Mathematics in Waldorf Education has always been and continues to be Revolutionary

By: Andrew Starzynski

 

The hallmark of Waldorf Education is to educate the whole child “head, heart, and hands” so what does this mean for the math curriculum in a Waldorf School?

Every Waldorf math lesson (as well as every other subject in Waldorf Schools) involves thinking (head), feeling (heart) and willing (limbs). In the feeling realm, students need to be enthusiastic for mathematics and thus math should not be a chore but a delight. They should be inspired by stories of great mathematicians and awesome applications of the mathematics they are learning or will learn in years to come. They should see that their teacher is also passionate for mathematics. This will inspire curiosity and excitement about the concepts they are learning and allow them to engage with math in a genuine way, creating lifelong learners.

The students also need the will to overcome any obstacles that may be in their way and build the resiliency to pick themselves up when they fail and try again. Math is taught through movement whenever possible, activating the limbs and enhancing their memory and understanding through their whole body, part of the realm of the will. The thinking realm is developed not only in math skills classes where practice through repetition takes place, but in main lesson blocks where larger chunks of time are given to introduce new concepts through the imagination, biographies of mathematicians, kinesthetic movement, artistic renderings, so that the context of math and the awe and wonder of number is inspired in the student. Main lessons allow for major concepts to be introduced through different modalities to enhance the true understanding and connection of math concepts rather than the mere conventions of processes.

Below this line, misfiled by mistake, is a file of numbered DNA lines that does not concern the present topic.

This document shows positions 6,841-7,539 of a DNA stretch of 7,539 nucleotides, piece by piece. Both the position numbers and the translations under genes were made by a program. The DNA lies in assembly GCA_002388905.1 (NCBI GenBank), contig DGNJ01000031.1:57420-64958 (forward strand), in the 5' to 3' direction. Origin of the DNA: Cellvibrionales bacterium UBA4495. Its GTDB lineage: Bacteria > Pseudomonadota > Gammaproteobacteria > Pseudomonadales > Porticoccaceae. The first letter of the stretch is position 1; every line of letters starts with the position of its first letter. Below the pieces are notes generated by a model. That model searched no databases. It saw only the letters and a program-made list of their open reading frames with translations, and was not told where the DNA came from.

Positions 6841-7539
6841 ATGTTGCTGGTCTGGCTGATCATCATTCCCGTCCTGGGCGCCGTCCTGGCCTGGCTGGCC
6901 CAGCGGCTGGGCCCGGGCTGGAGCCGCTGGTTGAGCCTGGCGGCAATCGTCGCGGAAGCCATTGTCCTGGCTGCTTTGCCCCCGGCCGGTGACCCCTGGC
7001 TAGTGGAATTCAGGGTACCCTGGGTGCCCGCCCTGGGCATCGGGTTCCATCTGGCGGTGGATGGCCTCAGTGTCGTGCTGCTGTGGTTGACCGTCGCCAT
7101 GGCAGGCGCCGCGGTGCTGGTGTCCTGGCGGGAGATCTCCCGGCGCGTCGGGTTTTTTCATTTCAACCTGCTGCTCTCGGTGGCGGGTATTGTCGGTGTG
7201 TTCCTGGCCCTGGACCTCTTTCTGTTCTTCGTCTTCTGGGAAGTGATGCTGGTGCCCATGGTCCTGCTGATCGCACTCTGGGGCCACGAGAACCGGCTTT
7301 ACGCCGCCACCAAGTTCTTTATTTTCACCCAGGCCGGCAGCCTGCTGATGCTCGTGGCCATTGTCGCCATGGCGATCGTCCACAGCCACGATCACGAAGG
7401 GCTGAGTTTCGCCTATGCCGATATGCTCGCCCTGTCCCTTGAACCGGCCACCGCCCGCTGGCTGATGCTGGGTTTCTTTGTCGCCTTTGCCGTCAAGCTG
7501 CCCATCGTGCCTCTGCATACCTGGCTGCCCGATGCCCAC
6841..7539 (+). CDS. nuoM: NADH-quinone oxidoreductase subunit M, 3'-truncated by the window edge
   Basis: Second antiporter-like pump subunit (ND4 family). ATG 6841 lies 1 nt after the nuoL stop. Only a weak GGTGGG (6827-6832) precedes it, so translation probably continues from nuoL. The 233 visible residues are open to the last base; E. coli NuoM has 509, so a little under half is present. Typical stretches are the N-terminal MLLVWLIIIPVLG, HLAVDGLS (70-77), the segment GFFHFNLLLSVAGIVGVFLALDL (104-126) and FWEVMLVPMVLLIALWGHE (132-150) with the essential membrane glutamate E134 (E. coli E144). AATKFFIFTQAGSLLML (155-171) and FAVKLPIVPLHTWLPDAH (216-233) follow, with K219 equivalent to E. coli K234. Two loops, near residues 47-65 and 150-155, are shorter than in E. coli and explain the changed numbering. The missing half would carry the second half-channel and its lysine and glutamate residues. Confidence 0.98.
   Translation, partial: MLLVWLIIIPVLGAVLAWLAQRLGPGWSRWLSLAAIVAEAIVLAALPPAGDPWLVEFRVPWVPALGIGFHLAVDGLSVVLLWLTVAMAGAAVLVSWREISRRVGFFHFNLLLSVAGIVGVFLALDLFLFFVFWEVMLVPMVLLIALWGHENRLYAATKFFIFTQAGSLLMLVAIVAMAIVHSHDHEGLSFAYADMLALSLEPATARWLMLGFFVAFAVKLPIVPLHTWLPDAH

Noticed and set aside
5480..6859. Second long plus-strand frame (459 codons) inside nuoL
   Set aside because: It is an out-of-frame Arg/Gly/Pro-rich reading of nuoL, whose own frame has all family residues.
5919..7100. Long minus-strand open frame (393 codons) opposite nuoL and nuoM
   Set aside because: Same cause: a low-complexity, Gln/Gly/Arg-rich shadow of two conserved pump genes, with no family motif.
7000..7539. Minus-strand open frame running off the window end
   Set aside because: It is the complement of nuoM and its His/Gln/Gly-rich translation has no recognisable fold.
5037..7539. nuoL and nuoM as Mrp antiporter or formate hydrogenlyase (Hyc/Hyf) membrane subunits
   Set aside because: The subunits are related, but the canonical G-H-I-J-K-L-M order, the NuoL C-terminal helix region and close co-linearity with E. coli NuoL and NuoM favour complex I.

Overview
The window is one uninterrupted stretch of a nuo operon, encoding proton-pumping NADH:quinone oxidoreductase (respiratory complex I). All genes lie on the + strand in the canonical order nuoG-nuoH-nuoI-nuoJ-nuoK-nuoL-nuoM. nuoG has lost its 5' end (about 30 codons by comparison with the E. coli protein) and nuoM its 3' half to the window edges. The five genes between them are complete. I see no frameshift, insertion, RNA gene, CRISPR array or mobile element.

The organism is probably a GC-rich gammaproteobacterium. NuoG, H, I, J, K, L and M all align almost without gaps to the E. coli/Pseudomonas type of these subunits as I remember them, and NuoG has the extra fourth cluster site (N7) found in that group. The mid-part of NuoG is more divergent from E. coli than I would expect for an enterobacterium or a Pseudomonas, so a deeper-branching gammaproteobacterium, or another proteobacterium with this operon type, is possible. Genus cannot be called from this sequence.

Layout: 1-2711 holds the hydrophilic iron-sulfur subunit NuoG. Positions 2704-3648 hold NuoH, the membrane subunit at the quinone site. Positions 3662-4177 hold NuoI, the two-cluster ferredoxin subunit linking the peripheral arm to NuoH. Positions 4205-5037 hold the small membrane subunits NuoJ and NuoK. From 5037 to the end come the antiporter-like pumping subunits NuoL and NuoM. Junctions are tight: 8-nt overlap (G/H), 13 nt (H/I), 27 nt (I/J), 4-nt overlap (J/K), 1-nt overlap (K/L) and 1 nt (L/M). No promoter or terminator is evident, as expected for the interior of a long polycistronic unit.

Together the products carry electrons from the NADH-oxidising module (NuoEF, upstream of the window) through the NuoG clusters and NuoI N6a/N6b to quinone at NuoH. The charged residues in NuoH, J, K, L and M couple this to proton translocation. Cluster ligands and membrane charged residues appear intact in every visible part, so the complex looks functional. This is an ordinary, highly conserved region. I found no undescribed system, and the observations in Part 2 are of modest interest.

Arithmetic and geometry are largely kept separate for as long as possible so the child can experience both in their purest form. While other schools introduce calculators and technology early on, Waldorf Schools emphasize mental math and the proficiency of arithmetic, such as the time tables and number facts and wait until Grade Eight before the students are allowed to use calculators which are then used sparingly. Students learn the basics of how the technology they are using works, before they use it. Math scores in every province across Canada, with the exception of Quebec, have continued to drop in recent years. While Waldorf schools don’t put much stock in standardized test scores, Waldorf teachers teach more than arithmetic and the processes of math, they aspire to bring a solid understanding of math and its applications. Many teachers in Ontario believe the basics are being rushed and the sequencing of the concepts in the curriculum does not leave breathing space. These educators are just beginning to acknowledge what Waldorf education has been practicing for almost one-hundred years.

Our curriculum continues to foster curiosity, enthusisam and true understanding at the center of our teaching by educating the whole human being – head, heart and hands. The revolution continues!